The Humboldt-Del Norte Film Commission has good news for those of us who’ve burned through our streaming queues: Humboldt artist and author Daniel Niyiri’s thriller Confession is now available to stream on Amazon Prime. The drama centers on a forensic psychiatrist’s evaluation of a captured murderer who claims to be a demon. Check out the preview below for a sample of the spooky film.
Niyiri is joined on the project by cinematographer Matt St. Charles, whose commercial work for Wildberries Market, Sole Savers and the Minor Theater you’ve likely seen. The movie is edited by Humboldt State University grad Cole Saxton, whose resume includes feature films, documentaries, music videos and television ads.
While Humboldt is disguised as a metropolitan city through some scrappy movie magic, you may recognize some familiar faces in both starring and supporting roles, including Charlie Heinberg, Gary C. Stillman, Queena DeLany, Gavin Lyall, Jo Kuzelka, Gary Sommers, James Hitchcock and Bailey Barnick. In the mix with our hometown talent is Tony-nominated actress Cynthia Martells (Nurse Betty, Gattaca, Regarding Henry).
While the commission’s press release says the sets are mostly fabricated by Niyiri, whose extensive set design experience includes work at Redwood Curtain Theatre and Ferndale Repertory Theatre, some of the props were loaned by those theaters, as well as North Coast Repertory Theatre.
Read the full release here:
Another locally filmed movie just became available on Amazon Prime Video for streaming. “Confession”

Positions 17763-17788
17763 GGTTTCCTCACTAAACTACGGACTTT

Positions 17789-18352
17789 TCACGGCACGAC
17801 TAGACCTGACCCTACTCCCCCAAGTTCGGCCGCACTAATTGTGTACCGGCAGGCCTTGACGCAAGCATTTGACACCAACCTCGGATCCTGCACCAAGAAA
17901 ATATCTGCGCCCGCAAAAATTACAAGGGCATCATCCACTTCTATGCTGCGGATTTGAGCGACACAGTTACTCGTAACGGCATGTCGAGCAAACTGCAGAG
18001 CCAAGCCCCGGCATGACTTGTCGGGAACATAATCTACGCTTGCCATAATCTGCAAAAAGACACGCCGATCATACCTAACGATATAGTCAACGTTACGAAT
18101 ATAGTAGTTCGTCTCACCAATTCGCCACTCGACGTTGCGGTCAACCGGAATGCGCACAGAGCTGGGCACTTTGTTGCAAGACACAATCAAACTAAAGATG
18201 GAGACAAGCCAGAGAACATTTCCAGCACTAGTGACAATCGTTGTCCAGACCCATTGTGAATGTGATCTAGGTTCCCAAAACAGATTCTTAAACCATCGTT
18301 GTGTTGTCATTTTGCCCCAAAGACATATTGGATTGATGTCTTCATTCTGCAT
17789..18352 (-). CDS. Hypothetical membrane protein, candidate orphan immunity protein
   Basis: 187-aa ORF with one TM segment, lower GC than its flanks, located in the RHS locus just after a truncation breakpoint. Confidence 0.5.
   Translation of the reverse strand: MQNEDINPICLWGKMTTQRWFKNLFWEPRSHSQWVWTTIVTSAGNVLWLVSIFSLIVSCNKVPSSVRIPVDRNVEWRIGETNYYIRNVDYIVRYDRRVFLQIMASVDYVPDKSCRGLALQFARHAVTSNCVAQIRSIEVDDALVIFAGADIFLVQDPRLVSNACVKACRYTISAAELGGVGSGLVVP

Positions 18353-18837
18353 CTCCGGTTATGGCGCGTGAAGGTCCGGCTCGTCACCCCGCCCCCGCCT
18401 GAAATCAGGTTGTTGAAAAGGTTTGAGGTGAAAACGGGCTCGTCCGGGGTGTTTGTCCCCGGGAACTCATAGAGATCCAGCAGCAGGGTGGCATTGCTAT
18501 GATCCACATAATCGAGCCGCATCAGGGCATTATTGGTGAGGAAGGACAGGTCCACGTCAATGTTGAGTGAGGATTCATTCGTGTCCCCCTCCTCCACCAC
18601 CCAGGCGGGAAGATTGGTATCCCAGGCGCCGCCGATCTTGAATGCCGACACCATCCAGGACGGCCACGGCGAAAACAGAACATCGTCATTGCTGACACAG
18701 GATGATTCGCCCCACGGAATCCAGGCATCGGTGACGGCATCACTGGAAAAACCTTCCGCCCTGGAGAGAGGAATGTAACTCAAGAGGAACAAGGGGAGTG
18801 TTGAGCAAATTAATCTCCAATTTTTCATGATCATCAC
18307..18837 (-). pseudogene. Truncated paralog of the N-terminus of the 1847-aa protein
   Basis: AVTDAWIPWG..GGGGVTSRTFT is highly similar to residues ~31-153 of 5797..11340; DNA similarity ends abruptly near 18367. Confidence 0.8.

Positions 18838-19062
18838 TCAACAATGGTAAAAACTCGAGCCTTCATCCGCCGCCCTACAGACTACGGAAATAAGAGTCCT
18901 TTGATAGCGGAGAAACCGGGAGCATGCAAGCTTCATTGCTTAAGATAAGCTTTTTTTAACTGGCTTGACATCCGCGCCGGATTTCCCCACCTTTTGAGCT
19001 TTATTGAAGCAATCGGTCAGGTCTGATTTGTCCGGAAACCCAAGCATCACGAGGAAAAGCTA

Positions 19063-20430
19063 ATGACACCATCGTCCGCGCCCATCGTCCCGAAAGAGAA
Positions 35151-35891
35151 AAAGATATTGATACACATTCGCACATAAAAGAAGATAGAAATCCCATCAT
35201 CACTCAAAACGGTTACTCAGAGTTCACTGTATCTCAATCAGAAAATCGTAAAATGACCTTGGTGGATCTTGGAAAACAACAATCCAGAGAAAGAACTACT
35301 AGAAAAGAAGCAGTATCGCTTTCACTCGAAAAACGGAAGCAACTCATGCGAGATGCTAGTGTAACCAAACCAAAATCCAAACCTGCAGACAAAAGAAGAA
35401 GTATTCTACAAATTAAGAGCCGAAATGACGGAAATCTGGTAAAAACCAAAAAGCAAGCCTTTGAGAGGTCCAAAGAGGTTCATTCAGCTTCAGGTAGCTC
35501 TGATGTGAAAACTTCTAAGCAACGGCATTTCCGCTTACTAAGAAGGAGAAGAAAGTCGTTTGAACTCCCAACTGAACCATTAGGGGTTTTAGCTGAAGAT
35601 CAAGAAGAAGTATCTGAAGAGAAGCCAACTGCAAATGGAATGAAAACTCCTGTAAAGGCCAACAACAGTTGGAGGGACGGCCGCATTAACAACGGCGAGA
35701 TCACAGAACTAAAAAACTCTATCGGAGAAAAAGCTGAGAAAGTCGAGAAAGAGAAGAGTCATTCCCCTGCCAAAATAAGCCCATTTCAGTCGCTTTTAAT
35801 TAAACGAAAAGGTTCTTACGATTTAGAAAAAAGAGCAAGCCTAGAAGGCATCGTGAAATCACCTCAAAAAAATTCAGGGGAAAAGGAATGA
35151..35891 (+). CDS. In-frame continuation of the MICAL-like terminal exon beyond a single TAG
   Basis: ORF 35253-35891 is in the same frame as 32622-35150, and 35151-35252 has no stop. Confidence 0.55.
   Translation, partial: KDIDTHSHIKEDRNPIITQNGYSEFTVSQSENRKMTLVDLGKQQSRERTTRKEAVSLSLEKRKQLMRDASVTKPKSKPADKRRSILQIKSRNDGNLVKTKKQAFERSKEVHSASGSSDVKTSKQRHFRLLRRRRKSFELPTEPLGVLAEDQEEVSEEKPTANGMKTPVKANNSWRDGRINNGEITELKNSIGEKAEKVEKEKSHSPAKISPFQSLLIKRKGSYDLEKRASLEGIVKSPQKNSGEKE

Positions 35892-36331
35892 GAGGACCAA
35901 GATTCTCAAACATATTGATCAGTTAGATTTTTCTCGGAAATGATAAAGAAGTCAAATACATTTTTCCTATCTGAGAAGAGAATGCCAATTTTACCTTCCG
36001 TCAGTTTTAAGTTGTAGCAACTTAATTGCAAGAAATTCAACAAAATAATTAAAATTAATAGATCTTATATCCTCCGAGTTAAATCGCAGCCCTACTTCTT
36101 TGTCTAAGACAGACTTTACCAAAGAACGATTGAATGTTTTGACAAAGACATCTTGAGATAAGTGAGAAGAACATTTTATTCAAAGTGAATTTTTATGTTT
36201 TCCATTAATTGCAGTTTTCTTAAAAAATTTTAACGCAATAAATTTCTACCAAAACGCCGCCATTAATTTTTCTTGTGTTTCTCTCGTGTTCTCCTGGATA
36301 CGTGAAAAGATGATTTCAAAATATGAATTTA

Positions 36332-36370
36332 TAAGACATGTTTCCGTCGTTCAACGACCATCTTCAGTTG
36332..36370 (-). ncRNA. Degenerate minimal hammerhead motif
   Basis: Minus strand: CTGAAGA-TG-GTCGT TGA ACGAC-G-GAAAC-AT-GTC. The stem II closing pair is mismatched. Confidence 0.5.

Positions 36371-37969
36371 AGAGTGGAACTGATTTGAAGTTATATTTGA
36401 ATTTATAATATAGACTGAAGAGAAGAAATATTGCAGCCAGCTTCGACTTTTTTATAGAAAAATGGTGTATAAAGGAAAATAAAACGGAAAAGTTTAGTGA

was written, directed, and produced by local artist and author Daniel Nyiri. While filmed entirely in
Humboldt, the movie was made to suggest a much larger metropolitan area. Almost the entire cast and
crew was comprised of local residents, many of whom were new to the filmmaking process. Notable
locals include Cinematographer Matt St. Charles, whose work is recognizable for his numerous
commercials for Wildberries Market, Sole Savers, and the Minor Theater, and Editor Cole Saxton, who
received his BA in Film from Humboldt State University and has worked extensively editing three
features, documentaries, music videos and numerous TV advertisements as well.
The film is an intelligent thriller with deep metaphysical themes. After a gruesome multiple murder,
Dean McCallum, a seemingly good and decent man, walks into a cafe covered in blood. Brought in for
questioning by detectives Jared Lamb and Reina Herrera, who begin a series of interrogations to
determine if McCallum is a psychopath, serial killer or suffering from multiple personalities. He is further
evaluated by Forensic Psychiatrist Dr. Waverly, which proves to be an unsettling and disturbing
experience for her. McCallum’s increasingly bizarre and disquieting comments, his paranormal
awareness of things unknowable to him, and unexplainable peripheral occurrences, suggest there may
be otherworldly influences. Now they must determine if McCallum could be possessed by demons, be
the Devil himself, or if there is something even more shocking to consider. Once the truth is revealed,
everything they believe in will be questioned and the foundations of their very reality will be shaken.